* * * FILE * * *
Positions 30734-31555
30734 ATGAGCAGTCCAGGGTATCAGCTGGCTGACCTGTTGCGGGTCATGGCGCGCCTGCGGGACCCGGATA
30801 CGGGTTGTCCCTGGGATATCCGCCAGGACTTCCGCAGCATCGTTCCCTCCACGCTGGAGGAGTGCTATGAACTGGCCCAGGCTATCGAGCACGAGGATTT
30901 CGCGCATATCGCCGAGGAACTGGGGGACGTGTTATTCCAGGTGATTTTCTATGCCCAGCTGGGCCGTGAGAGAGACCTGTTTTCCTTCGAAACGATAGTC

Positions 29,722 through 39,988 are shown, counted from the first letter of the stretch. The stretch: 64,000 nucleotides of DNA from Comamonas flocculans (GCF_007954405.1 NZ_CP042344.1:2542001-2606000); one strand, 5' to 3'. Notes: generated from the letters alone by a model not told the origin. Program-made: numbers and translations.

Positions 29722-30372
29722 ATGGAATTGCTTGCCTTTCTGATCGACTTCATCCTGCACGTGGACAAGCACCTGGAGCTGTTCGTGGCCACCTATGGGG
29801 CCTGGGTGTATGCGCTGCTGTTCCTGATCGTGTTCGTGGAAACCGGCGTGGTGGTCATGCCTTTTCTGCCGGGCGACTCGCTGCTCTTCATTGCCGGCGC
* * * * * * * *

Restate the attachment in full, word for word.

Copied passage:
Positions 30734-31555
30734 ATGAGCAGTCCAGGGTATCAGCTGGCTGACCTGTTGCGGGTCATGGCGCGCCTGCGGGACCCGGATA
30801 CGGGTTGTCCCTGGGATATCCGCCAGGACTTCCGCAGCATCGTTCCCTCCACGCTGGAGGAGTGCTATGAACTGGCCCAGGCTATCGAGCACGAGGATTT
30901 CGCGCATATCGCCGAGGAACTGGGGGACGTGTTATTCCAGGTGATTTTCTATGCCCAGCTGGGCCGTGAGAGAGACCTGTTTTCCTTCGAAACGATAGTC

Positions 29,722 through 39,988 are shown, counted from the first letter of the stretch. The stretch: 64,000 nucleotides of DNA from Comamonas flocculans (GCF_007954405.1 NZ_CP042344.1:2542001-2606000); one strand, 5' to 3'. Notes: generated from the letters alone by a model not told the origin. Program-made: numbers and translations.

Positions 29722-30372
29722 ATGGAATTGCTTGCCTTTCTGATCGACTTCATCCTGCACGTGGACAAGCACCTGGAGCTGTTCGTGGCCACCTATGGGG
29801 CCTGGGTGTATGCGCTGCTGTTCCTGATCGTGTTCGTGGAAACCGGCGTGGTGGTCATGCCTTTTCTGCCGGGCGACTCGCTGCTCTTCATTGCCGGCGC